and sayle nat. And when this is all done, then shall I be renued, and made yonge agen.” At this extraordinary proposal, the confidant was sore abashed, and made some scruple of obeying his master's commands. At length, however, he complied, and Virgil was slain, pickled, and barrelled up, in all respects according to his own direction. The servant then left the tower, taking care to put the copper thrashers in motion at his departure. He continued daily to visit the tower, with the same precaution. Meanwhile, the emperor, with whom Virgil was a great favourite, missed him from the court; and demanded of his servant where he was. The domestic pretended ignorance, till the emperor threatened him with death, when at length he conveyed him to the enchanted tower. The same threat extorted a discovery of the mode of stopping the statues from wielding their flails. “And then the emperour entered into the castle with all his folke, and soughte all aboute in every corner after Virgilius; and at last they soughte so longe, that they came into the seller, where they sawe the lampe hang over the barrell, where Virgilius lay in deed. Then asked the enperour the man, who had made hym so herdy to put his mayster Virgilius so to dethe ; and the man answered no worde to the emperour. And then the emperour, with great anger, drew out his sworde, and slew he there Virgilius’ man. And when all this was done, then sawe the emperour, and all his folke, a naked child iii tymes rennynge about the barrel, saynge these wordes, ‘cursed be the tyme that ye ever came here I’ And with those words vanyshed the chylde awaye, and was never sene ageyn; and thus abyd Virgilius in the barrell deed.” Virg. bl, let. printed at Antwerp by John Doesborcke. This curious volume is in the waluable library of Mr. Douce; and is supposed to be a translation from the French, printed in Flanders for the English market. See Goujet Biblioth. Franc. ix. 225. Catalogue de la Bibliotheque Nationale, Tom. II, p. 5, De Bure, No. 3857.
NOTE xVI. He thought, as he took it, the dead man frowned—p. 36.
William of Deloraine might be strengthened in this belief by the well-known story of the Cid Ruy Diaz. When the body of that famous Christian champion was sitting in state by the high altar of the cathedral church of Toledo, where it remained for ten years, a certain malicious Jew attempted to pull him by the beard; but he had no sooner touched the formidable whiskers. than the corpse started up, and half unsheathed his sword. The Israelite fled; and so permanent was the effect of his terror, that he became Christian. Heywood's Hierarchie, p. 480, guoted from Sebastian Cobarruvias crozco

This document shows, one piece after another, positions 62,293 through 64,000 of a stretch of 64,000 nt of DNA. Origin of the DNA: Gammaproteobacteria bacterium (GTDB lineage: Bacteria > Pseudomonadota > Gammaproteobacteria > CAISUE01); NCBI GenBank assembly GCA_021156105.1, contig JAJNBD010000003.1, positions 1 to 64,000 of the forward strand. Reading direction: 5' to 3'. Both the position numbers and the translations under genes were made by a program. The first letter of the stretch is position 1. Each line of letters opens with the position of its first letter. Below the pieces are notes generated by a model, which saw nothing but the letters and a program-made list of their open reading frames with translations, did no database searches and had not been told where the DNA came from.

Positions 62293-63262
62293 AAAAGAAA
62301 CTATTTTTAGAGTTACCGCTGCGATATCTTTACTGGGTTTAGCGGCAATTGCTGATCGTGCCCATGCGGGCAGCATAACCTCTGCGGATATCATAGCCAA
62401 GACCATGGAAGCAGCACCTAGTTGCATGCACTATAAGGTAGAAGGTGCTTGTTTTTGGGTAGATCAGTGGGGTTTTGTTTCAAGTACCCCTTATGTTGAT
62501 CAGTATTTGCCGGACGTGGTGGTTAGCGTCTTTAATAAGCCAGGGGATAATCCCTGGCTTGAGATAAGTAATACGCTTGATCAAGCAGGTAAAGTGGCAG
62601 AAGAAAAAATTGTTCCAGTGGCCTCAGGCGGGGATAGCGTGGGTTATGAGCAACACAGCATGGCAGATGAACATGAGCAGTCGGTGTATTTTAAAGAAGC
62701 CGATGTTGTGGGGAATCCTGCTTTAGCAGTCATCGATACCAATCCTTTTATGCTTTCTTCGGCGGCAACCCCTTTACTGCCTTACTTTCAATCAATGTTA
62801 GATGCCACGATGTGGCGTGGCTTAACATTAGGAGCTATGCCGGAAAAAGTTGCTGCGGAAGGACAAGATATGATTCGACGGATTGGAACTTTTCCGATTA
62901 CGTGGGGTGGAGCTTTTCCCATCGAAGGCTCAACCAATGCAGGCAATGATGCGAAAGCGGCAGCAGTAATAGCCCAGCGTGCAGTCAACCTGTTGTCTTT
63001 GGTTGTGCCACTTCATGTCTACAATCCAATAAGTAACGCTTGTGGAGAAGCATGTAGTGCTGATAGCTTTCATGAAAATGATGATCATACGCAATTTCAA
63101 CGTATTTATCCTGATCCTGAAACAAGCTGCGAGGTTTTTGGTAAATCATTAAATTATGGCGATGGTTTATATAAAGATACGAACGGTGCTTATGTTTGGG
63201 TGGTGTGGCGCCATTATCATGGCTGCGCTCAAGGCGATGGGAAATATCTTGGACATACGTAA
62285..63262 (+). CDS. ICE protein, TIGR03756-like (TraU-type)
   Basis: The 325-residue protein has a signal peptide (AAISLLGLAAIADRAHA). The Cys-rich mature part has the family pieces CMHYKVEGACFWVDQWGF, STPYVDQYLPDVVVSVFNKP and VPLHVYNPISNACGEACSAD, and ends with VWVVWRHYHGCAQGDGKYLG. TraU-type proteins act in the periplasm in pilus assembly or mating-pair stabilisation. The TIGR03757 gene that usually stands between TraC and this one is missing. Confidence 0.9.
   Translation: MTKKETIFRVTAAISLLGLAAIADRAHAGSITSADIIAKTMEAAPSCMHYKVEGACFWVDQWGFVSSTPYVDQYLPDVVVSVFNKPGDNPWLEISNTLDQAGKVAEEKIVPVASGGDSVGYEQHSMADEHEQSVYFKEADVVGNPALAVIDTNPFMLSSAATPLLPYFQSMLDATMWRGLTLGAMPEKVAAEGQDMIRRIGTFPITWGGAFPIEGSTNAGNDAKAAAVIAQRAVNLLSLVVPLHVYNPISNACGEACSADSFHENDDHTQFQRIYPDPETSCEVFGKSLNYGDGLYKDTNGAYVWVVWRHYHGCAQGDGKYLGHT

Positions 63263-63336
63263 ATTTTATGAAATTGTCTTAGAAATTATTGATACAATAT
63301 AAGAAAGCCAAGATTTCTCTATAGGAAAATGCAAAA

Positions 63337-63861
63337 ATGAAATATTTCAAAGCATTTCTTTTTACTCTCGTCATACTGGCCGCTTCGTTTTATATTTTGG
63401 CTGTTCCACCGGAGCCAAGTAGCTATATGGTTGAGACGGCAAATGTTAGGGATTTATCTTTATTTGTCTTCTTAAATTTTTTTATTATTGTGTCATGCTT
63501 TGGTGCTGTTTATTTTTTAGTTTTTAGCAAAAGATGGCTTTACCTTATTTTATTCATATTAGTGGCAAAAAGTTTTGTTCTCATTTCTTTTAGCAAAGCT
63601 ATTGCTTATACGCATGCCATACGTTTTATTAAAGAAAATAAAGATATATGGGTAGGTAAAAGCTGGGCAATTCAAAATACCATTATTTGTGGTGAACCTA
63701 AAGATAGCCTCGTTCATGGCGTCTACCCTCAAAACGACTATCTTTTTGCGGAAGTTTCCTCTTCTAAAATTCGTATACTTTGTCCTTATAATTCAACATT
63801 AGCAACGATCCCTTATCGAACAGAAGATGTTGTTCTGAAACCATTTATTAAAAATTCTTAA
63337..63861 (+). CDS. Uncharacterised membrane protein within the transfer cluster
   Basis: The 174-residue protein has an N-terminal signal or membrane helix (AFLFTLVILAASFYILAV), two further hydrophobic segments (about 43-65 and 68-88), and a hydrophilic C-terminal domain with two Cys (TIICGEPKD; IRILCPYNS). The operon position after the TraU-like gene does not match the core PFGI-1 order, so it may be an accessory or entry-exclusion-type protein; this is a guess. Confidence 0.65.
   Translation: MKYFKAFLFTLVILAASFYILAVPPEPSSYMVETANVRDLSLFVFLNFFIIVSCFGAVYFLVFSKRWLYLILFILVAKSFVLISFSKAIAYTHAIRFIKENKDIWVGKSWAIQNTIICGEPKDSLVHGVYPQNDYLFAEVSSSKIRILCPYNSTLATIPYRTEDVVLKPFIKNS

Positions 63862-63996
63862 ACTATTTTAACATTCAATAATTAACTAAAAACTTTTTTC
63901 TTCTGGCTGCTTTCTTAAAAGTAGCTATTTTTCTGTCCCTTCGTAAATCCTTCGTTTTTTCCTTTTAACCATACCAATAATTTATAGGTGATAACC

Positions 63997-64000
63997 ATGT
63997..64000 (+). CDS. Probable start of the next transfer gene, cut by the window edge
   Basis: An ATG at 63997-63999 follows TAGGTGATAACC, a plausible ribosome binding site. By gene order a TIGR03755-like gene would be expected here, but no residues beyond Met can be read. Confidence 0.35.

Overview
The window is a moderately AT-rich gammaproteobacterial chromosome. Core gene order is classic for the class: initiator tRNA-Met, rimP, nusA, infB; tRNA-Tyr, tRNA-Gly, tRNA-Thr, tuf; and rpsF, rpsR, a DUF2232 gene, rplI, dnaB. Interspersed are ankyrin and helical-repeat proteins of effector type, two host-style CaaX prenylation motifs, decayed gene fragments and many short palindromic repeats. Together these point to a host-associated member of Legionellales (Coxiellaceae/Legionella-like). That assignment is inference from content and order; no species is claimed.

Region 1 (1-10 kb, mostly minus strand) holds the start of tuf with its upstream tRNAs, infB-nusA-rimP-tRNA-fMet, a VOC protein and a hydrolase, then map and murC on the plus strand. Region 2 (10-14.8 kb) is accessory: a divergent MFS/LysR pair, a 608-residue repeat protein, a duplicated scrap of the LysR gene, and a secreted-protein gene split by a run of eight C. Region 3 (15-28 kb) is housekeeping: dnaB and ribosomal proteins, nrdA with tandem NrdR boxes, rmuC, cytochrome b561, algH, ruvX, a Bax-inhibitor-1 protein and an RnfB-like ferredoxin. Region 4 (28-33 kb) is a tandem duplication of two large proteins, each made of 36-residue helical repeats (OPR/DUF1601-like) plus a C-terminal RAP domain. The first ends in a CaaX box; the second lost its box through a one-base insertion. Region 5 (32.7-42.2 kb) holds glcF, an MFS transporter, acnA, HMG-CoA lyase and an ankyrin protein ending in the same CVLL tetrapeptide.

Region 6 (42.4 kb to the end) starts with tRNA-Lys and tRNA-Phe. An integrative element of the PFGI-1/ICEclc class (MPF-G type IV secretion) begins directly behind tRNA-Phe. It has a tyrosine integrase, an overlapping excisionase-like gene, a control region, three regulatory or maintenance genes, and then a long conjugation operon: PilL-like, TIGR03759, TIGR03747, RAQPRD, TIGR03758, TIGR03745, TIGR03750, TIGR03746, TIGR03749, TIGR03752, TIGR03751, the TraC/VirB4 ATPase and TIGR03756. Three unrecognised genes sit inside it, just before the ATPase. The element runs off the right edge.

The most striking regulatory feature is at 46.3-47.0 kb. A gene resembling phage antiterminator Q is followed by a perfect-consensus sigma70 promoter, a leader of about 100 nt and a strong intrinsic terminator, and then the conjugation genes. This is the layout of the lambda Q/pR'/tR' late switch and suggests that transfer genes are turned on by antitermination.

The idea of Lord Cranstoun's Goblin Page, is taken from a being called Gilpin Horner, who appeared, and made some stay, at a farm-house among the Bordermountains. A gentleman of that country has noted down the following particulars concerning his appearance.
“The only certain, at least most probable account, that ever I heard of Gilpin Horner, was from an old man, of the name of Anderson, who was born, and lived all his life, at Todshawhill, in Eskedale-muir, the place where Gilpin appeared and staid for some time. He said there were two men, late in the evening, when it was growing dark, employed in fastening the horses upon the uttermost part of their ground, (that is, tying their forefeet together, to hinder them from travelling far in the night.) when they heard a voice, at some distance, crying," tint t tint tint * One of the men, named Moffat, called out, “What de'il has tint you? Come here.” Immediately a creature, of something like a human form, appeared. It was surprisingly little, distorted in features, and misshapen in limbs. As soon as